WINSTED, Minn. — The first time Seth Teply set foot in this factory over 20 years ago, he was an intern.
On Friday he took his first tour of the place since becoming president of Tetra Pak U.S. and Canada, a billion-dollar arm of the international food manufacturing and packaging business.
Amid rows of stainless steel being shaped into processing equipment, the Glencoe native walked through his old workplace with growth on his mind. The pandemic-triggered spike in demand for food has rippled down the supply chain to benefit companies like Tetra Pak.
"Where can we quickly add capacity? Do we need to expand?" Teply said. "In the early part of the pandemic, we saw a huge surge in demand for our customers' products, because everybody was stockpiling the pantry. But what we've seen since then is a continual ramp-up."
Best known for its shelf-stable cartons used for juices, soups and plant-based milks, Tetra Pak is also a major manufacturer of equipment used for making cheese and beverages.
That's the focus at the Winsted factory, where towering stainless steel vats and precisely welded sterilizing systems are made for major food companies across the continent.
Some of the largest pieces of equipment Tetra Pak makes are produced in Winsted, like belt systems for cheese production that are able to process 40,000 pounds of cheese per hour.
The North American cheese market is expected to continue growing modestly, according to analyst reports. Demand for aseptic-packaged food and beverages — industry parlance for shelf-stable — took off during the pandemic and remains high.
"We've seen a sharp increase in the acceptance of aseptic products in the U.S.," Teply said. "Globally, aseptic products are very common, but it's been less common in the U.S. in the past. Both retailers and consumers learned during the pandemic that there's a lot of benefits to having shelf-stable products that don't require refrigeration."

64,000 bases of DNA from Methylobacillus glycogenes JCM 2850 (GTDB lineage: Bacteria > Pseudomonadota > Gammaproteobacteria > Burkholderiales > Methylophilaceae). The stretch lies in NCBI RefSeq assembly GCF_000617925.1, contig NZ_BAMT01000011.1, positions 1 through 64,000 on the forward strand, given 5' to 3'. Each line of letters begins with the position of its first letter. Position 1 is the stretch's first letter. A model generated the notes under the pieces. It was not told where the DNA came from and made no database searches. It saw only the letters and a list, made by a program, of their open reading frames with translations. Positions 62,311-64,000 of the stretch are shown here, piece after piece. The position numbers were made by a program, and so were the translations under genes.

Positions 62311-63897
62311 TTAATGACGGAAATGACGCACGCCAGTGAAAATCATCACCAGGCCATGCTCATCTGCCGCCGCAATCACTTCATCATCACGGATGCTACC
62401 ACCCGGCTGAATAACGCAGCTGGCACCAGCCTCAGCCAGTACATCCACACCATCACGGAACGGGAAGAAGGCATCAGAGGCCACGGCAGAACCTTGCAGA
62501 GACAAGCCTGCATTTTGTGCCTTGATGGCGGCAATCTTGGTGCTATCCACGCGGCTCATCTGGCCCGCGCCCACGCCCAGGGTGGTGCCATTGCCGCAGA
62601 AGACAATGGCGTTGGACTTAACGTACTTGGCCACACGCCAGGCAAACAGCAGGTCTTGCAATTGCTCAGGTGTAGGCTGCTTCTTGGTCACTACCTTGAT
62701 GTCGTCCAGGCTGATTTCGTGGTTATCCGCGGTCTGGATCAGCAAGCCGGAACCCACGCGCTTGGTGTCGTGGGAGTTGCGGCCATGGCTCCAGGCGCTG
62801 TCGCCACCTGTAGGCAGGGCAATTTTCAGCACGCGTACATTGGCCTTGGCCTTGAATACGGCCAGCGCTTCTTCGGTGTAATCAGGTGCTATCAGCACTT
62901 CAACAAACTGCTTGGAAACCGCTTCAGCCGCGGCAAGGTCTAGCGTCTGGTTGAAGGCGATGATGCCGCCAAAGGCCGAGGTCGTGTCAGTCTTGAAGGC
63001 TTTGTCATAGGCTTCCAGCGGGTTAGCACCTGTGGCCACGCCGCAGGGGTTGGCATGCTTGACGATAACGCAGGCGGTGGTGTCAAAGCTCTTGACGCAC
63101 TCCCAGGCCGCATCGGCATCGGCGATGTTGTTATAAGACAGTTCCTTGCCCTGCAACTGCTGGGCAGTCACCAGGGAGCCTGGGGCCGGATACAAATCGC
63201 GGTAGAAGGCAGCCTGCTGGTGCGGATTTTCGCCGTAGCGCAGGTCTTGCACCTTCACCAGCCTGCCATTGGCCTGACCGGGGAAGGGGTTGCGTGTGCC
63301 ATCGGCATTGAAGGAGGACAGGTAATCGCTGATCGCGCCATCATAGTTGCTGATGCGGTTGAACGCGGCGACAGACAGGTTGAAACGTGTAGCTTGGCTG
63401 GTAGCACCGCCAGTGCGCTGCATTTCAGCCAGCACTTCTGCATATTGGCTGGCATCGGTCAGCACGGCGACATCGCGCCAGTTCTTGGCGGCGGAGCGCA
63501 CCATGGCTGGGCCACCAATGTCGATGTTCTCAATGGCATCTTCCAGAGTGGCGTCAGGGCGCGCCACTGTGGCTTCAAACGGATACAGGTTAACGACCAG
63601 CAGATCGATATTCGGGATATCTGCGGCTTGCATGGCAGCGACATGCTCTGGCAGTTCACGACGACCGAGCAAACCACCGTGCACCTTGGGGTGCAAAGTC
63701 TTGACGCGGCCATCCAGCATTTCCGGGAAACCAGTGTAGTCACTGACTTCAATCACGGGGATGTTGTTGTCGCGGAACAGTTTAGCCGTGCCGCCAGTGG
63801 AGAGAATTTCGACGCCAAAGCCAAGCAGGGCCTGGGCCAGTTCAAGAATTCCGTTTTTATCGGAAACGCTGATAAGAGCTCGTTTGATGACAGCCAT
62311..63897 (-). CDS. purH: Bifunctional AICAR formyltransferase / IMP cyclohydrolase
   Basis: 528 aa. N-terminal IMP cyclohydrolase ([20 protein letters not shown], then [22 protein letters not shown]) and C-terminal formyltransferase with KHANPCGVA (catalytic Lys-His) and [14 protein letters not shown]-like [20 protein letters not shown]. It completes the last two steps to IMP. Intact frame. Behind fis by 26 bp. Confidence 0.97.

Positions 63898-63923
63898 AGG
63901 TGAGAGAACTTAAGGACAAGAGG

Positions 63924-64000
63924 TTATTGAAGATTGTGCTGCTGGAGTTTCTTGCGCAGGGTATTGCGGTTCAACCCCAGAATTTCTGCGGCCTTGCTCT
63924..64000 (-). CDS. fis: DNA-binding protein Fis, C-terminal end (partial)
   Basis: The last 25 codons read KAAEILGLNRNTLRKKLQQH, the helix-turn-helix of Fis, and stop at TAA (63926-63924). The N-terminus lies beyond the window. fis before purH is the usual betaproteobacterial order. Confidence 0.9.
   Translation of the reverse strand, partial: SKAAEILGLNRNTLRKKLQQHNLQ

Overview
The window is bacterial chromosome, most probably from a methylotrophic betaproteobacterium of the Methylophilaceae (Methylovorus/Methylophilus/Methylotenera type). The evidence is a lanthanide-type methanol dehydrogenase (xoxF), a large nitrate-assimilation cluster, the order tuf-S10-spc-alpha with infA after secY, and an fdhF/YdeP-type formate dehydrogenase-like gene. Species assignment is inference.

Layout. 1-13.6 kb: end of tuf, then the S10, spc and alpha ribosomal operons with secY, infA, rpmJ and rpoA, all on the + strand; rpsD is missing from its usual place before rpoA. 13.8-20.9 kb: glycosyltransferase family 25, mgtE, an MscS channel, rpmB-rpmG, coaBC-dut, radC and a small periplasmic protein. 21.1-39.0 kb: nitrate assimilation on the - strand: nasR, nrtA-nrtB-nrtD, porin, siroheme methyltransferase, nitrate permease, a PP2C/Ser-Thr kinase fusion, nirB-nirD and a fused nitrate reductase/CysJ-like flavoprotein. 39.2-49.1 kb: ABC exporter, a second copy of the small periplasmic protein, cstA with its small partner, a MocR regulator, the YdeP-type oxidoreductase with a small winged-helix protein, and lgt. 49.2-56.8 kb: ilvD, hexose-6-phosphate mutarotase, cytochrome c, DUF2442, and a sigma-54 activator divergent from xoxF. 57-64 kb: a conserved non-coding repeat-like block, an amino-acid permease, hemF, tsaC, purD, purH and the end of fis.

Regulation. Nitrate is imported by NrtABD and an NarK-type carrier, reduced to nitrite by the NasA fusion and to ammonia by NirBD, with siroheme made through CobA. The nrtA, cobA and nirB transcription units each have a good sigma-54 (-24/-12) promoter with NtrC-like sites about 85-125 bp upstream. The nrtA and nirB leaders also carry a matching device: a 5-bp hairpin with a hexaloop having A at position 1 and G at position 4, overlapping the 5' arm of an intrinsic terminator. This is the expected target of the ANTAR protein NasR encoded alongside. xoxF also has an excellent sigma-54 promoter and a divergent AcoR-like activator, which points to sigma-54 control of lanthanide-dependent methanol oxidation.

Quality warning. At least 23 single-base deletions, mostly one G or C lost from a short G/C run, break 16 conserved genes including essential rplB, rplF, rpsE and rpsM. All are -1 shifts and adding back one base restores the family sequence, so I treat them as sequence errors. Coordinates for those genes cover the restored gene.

Sales for Tetra Pak U.S. and Canada were $1.1 billion in 2020, about 10% of the private company's global revenue.
Globally, Tetra Pak is headquartered in Sweden and Switzerland and has more than 25,000 employees.
Teply started as a process automation engineering intern at the Winsted factory in 2001 — which was then owned by Carlisle Processing Systems — and rose through the ranks in a variety of management roles.
He moved to Texas to be vice president of services for Tetra Pak U.S. and Canada in 2018.
Last fall, while on a flight home to Minnesota, he got the call that he would be promoted to president and chief executive in early November. Only recently has he been able to get back into steel-toed boots and spend time among the 1,500 employees spread across nine sites in the U.S. and Canada.
"Hopefully COVID is starting to fade into the background; actually seeing the team and visiting sites and customers has been nice," Teply said.
While he inherits strong demand from food makers, he faces the same supply chain issues that have slowed shipments across industries.
"The production planning has become much more complicated," he said, as lead times for supplies stretch from weeks to months.
While 2021 figures are not yet available, the company expects sales growth will be on par with recent years. U.S. and Canada sales grew at a compound annual rate of 4.7% between 2017 and 2020.
About 245 people work at the 130,000-square-foot Winsted factory and office, a third of them on the manufacturing floor.
Like most manufacturers, Tetra Pak has had trouble recruiting the employees it needs to grow; the pandemic-era labor shortage only made it more difficult.
Teply said internship programs like the one that brought him aboard help fill roles, and a "focus on values" keeps them on staff.
"The people who produce this equipment here are really proud of what they do and what they make."